Quaint Magazine

Biting the Hand that Reads Us & a Call for Submissions

January 24, 20145 Comments

Coverage of female-identified writers and writers of color has become a hot topic recently. Who are we to complain? It’s important - vital, even - to address the imbalance, when it comes to publishing, reviewing and promoting writers of color, especially writers of color who identify as women. That’s why we started Quaint, and it’s why we’re so excited by literary journals like Room Magazine, Calyx, and Kalyani.

However, as hashtag activism and social justice on social media explode with support for people of color, women, trans* people and other communities typically excluded, not only from the literary sphere but from other, more essential and tangible spaces, the potential for the movement to be taken advantage of, to be used as a proverbial feather in one’s cap, increases.

Let’s all agree that we should not use diversity as a marketing tool. Let’s all agree that diversity isn’t something that we should pursue for a year, or a month; it isn’t something that should be pursued to fulfil a quota. And it isn’t something that we should attempt to capitalize off as a gimmick - not for internet brownie points, and most certainly not for money.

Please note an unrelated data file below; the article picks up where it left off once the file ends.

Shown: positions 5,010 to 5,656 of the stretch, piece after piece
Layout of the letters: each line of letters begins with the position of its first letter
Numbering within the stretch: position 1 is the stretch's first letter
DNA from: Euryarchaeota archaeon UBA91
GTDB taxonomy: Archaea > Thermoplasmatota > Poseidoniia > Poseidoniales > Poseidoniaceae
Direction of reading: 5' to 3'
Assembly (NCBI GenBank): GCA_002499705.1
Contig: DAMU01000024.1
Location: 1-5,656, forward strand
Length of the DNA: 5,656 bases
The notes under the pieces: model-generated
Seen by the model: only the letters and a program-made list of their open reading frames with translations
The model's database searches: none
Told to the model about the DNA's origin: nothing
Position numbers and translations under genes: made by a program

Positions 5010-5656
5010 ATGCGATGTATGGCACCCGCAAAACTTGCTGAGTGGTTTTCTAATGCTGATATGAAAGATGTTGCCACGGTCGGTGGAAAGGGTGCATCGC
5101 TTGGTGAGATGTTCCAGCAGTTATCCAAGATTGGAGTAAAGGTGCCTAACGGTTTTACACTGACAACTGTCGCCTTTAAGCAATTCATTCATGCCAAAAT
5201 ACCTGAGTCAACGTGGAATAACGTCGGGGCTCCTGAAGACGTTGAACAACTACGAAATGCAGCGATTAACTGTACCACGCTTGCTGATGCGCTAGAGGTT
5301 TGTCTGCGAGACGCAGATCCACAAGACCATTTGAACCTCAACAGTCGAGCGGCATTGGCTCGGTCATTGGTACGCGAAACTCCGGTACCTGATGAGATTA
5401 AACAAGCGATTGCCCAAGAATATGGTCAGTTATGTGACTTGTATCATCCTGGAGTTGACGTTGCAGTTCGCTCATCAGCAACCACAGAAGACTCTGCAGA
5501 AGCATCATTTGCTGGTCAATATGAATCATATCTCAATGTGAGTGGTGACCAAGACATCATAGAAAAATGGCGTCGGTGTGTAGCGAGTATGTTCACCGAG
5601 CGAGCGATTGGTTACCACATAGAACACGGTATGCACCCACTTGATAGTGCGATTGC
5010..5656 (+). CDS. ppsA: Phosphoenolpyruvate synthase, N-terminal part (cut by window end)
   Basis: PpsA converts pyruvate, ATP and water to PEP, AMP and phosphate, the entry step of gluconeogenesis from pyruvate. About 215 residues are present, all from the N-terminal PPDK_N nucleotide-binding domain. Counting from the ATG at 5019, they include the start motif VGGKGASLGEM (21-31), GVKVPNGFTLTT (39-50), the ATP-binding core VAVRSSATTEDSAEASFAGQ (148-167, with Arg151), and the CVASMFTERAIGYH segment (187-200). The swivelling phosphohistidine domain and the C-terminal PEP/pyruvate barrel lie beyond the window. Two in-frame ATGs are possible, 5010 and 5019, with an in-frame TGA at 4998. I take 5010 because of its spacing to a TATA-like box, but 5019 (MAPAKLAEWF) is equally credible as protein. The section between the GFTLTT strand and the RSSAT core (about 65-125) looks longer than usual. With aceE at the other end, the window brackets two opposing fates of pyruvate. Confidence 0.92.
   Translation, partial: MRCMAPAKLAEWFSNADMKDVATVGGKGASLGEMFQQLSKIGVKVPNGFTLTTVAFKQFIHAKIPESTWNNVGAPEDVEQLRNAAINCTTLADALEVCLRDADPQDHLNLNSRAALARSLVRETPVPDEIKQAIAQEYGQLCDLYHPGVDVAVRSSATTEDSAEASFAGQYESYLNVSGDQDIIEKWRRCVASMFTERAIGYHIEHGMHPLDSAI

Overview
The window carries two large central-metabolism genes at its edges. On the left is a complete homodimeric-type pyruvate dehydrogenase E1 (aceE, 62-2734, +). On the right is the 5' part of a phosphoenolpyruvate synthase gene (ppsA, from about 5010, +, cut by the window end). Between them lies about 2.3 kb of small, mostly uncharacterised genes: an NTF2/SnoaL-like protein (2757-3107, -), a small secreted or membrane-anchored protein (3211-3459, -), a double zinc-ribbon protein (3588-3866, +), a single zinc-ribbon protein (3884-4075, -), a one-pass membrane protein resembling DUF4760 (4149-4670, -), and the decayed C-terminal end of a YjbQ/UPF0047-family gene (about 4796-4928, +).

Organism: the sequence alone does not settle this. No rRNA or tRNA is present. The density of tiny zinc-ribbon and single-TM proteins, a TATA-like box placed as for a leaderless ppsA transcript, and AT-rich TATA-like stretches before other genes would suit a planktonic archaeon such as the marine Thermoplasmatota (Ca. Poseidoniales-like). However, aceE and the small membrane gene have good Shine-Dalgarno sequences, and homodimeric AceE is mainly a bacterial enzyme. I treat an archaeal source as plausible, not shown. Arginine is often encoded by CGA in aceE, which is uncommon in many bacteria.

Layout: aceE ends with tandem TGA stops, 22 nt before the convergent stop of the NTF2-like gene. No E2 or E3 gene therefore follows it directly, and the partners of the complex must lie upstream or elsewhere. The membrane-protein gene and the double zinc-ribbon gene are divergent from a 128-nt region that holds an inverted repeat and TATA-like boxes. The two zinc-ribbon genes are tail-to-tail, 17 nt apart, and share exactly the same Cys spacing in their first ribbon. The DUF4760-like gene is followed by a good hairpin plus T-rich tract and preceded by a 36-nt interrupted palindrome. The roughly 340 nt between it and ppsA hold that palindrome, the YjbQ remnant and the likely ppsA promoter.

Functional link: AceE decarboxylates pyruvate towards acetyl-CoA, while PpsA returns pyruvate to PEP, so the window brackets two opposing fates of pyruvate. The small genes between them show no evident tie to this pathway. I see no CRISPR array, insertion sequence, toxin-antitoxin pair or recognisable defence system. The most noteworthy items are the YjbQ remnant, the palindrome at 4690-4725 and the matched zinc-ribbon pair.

We’ve no doubt that writer/editor Ron Hogan was well-intentioned when he created this fundraiser, in order to make “a conscious commitment to covering more women, more writers of color, and more queer writers.” As someone who has worked in the on-line publishing industry since the early 1990s, Mr. Hogan is no doubt very well informed about the harrowing statistics regarding equal-opportunity publishing, and he evidently feels he’s in a unique position to help “right this imbalance.”

But here’s the thing: we don’t need Mr. Hogan. The entire point of pursuing a diversity of literature is to avoid having to answer to, having to get through to, having to seek approval from the people who hold racial, gendered, and classed privileges (especially not all three!). And as a white male, Mr. Hogan receives privileged status from that system, no matter how much he considers himself to be an ally. He’s asking readers to prove that they want diversity in book reviews by pledging money to the cause; we find that disrespectful. We’ve felt that need, that yearning in ourselves already, every time we’ve failed to find ourselves and our experiences reflected in publications that we respected and admired. Why do we have to prove our longing to anyone?